Federal legislation sought by farm groups wanting improvements to rail service for the grain sector is on its way back from the Senate to the House of Commons.
Senators on Thursday afternoon passed Bill C-49, the Transportation Modernization Act, on third reading — but with several amendments proposed Wednesday by the standing Senate committee on transport and communications. The bill now goes back to the Commons to seek approval as amended.
Grain Growers of Canada, responding Thursday to the Senate’s adoption of the bill, described it as “imperative” that the Commons quickly pass the amended C-49.
Alberta’s wheat and barley commissions, in a separate release, also called for the Commons to pass the amended bill “as soon as possible so that passing the bill does not drag into the summer months.”
The Commons is currently adjourned until April 16.
“It’s clear the Senate heard farmers’ voices and did its job and provided sober second thought,” GGC president Jeff Nielsen said in a release.
C-49, as amended, “will provide meaningful tools that the shippers need to hold railways to account, increase competition and bring better rail service to the grain industry,” he said.
Among its amendments, the Senate transport committee on Wednesday voted to add soybeans to the list of crops covered by the maximum revenue entitlement (MRE) — the so-called “revenue cap” which limits how much revenue Canada’s big two railways can keep from handling certain bulk crops.
The committee’s amendment strikes the words “except soybeans” from the “beans” portion of the schedule of MRE-covered crops.
The committee said Wednesday its amendments also grant “own motion” power to the Canadian Transportation Agency (CTA) to “proactively investigate whether a railway company is fulfilling its service obligations.”
Further, the committee said, its changes offer “greater transparency” for shippers seeking final-offer arbitration to challenge rail freight rates.
The committee also called for an amendment to “give farmers better access to long-haul rail interswitching so they can more easily get their goods to market.”
Interswitching rules commit one rail carrier to pick up cars from a shipper, then deliver them to another railway for the line haul. Where such rules today allow interswitching only within a limited distance from a shipper’s facility, C-49’s “long-haul” interswitching policy would allow shippers to apply for an interswitching order from the CTA.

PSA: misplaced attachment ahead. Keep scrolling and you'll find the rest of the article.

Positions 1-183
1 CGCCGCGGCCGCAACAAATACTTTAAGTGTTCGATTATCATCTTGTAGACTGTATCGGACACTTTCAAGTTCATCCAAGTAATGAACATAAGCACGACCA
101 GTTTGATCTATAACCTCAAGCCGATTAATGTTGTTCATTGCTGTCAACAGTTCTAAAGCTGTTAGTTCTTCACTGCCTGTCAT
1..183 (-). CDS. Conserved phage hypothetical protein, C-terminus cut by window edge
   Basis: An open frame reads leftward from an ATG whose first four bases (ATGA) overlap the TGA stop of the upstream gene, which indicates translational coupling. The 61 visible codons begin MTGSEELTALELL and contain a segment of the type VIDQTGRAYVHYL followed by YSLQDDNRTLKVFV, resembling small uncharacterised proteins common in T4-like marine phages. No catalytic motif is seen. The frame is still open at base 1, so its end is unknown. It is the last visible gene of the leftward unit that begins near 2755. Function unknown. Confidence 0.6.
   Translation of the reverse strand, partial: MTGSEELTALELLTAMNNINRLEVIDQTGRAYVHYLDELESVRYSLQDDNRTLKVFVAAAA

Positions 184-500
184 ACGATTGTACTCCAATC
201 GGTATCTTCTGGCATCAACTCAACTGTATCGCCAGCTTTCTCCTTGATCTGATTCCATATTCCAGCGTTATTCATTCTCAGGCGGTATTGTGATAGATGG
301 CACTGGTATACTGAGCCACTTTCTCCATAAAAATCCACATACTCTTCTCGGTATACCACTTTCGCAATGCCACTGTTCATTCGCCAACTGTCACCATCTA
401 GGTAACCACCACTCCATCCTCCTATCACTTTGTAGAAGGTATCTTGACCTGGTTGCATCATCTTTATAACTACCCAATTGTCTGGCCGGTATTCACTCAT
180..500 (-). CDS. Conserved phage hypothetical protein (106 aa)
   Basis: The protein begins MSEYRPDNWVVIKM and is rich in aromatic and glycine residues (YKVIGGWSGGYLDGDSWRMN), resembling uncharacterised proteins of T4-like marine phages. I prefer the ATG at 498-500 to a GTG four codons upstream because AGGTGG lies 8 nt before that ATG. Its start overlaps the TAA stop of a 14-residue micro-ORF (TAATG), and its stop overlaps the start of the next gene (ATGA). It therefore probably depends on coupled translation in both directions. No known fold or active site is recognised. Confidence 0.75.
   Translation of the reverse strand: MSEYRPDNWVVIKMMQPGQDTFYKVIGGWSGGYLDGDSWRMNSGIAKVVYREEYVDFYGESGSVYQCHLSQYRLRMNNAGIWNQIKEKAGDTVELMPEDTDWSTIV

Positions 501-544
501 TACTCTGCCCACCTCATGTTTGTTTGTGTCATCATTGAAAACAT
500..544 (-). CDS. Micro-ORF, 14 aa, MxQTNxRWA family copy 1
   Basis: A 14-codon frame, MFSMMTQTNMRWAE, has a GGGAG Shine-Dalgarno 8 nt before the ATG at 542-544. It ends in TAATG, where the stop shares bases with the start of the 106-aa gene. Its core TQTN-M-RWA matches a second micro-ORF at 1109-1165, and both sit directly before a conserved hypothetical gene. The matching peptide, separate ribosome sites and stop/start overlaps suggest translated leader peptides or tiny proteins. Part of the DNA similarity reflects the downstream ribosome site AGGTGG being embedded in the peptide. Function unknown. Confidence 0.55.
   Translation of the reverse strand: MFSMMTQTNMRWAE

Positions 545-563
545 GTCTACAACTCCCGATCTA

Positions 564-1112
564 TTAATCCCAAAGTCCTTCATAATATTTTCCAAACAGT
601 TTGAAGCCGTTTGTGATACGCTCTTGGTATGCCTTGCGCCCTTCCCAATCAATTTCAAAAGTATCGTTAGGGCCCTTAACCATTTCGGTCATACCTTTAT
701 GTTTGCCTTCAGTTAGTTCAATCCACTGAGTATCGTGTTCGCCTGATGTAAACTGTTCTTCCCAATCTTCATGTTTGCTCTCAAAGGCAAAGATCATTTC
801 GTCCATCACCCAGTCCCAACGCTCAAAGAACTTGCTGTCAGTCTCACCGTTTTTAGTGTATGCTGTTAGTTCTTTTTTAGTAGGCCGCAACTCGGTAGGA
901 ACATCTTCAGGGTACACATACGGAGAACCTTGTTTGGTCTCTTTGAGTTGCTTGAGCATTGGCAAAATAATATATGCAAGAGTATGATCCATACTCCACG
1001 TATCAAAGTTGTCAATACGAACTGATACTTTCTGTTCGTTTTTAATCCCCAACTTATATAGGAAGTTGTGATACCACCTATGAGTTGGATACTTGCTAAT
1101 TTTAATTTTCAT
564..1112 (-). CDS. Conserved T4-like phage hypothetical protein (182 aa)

The committee’s amendment tightens up C-49’s wording to allow a shipper to apply for long-haul interswitching, not only if the shipper has access to just one major railway’s rail lines at the point of origin or destination, but also if there’s access to only one railway’s lines in the “reasonable direction” of the traffic to be shipped.
Prairie grain farmers in several regions have seen “significant” delays this year, the Alberta commissions said. In the poorest weeks, they said, rail car fulfillments have dropped to the “critical levels” seen during the major backlog of 2013-14.
“The legislation likely won’t fix the current backlog that farmers have experienced in several areas this year, but we are extremely pleased to have mechanisms in place that will help avoid this issue in the future,” Alberta Wheat Commission chair Kevin Bender said.
“Farmers rely almost entirely on freight rail transportation to move our products to our international customers and this legislation ultimately strengthens Canada’s position as a major grain exporter,” Alberta Barley chair Jason Lenz said Thursday in the same release.
Agricultural Producers Association of Saskatchewan, in a separate release Wednesday, called on the federal government to require Canada’s big two railways to pay demurrage costs stemming from the current rail backlog.
Demurrage fees, charged by shipping companies to producers for each day vessels sit empty at port, are currently being docked from farmers’ grain revenue at between $11,000 and $13,000 a day, given the 30-plus vessels now parked at West Coast ports, APAS said.
“Given that the railway companies are responsible for these delays, APAS is proposing that in any week that grain shipments fall below 85 per cent on hopper car deliveries, both railways share the cost of demurrage,” APAS president Todd Lewis said, asking that such payments be made retroactive to Jan. 1, “when the problems became severe.” — AGCanada.com Network